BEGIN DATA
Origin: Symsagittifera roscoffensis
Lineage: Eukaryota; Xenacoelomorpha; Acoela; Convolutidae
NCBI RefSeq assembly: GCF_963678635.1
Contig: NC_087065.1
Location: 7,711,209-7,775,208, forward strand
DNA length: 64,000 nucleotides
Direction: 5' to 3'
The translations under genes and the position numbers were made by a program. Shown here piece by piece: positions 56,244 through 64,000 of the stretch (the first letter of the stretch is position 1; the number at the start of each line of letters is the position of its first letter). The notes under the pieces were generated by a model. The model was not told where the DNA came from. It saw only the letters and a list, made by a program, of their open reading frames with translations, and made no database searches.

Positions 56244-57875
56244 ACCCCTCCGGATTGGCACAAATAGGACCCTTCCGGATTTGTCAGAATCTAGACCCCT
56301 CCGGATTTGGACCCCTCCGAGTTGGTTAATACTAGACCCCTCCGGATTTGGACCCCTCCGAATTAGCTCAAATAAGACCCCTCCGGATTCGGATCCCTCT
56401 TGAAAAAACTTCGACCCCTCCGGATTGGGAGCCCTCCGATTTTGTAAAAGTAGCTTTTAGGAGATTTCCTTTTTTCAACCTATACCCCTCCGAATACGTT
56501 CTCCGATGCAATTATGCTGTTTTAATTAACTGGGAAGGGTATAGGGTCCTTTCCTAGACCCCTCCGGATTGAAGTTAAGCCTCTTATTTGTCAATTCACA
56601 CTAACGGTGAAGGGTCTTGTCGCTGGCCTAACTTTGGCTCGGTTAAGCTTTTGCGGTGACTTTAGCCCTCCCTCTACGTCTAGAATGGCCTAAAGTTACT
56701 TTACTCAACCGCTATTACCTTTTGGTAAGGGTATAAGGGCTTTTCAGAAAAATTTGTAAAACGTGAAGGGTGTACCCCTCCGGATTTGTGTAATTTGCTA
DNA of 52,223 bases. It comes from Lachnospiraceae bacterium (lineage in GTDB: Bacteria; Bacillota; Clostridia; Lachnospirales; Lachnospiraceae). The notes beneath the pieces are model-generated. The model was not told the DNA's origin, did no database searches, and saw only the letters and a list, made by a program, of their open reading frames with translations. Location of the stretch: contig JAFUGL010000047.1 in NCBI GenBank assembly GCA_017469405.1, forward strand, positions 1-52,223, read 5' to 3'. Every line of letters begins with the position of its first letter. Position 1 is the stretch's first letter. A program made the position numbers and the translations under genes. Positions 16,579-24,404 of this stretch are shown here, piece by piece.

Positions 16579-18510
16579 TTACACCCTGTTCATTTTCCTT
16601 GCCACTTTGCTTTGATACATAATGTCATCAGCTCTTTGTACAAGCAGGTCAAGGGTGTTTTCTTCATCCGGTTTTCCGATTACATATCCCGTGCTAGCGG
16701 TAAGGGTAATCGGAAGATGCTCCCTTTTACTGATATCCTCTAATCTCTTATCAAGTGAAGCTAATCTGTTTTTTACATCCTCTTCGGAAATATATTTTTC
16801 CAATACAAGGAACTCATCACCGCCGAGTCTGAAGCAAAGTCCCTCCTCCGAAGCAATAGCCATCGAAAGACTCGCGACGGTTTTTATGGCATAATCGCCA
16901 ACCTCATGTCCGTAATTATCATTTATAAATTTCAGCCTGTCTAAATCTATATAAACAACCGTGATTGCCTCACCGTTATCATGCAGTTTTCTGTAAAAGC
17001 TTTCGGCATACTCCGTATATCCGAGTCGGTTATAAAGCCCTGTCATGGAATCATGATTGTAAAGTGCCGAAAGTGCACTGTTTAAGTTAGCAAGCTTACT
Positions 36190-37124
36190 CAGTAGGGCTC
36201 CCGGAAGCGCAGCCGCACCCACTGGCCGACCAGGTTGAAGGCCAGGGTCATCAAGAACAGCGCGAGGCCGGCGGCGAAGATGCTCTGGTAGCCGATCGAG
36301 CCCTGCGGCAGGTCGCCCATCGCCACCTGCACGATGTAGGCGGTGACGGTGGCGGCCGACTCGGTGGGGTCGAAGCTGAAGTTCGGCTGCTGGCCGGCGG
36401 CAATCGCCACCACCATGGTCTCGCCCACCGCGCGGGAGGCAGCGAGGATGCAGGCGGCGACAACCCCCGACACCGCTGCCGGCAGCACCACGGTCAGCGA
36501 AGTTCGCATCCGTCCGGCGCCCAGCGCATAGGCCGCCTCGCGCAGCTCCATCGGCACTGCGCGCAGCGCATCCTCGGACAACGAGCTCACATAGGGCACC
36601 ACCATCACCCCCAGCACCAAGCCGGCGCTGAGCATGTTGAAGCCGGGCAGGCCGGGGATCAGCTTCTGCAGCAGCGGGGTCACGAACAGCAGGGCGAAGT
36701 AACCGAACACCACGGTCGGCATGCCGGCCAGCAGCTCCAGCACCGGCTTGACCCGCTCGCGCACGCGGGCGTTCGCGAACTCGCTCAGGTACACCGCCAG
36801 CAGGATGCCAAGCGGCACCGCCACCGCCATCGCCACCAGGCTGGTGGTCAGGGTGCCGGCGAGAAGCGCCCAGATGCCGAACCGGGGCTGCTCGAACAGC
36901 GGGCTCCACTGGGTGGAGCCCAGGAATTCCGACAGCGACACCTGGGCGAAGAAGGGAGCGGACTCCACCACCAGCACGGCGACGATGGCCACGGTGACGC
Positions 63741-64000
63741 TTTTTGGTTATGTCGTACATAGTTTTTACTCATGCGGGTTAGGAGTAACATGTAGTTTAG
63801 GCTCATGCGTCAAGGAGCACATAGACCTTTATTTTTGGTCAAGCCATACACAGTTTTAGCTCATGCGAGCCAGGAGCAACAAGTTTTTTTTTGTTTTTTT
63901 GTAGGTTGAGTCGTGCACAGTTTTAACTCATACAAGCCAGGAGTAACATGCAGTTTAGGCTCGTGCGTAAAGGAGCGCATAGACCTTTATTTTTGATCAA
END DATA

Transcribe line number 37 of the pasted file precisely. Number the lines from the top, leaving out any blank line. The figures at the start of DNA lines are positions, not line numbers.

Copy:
63901 GTAGGTTGAGTCGTGCACAGTTTTAACTCATACAAGCCAGGAGTAACATGCAGTTTAGGCTCGTGCGTAAAGGAGCGCATAGACCTTTATTTTTGATCAA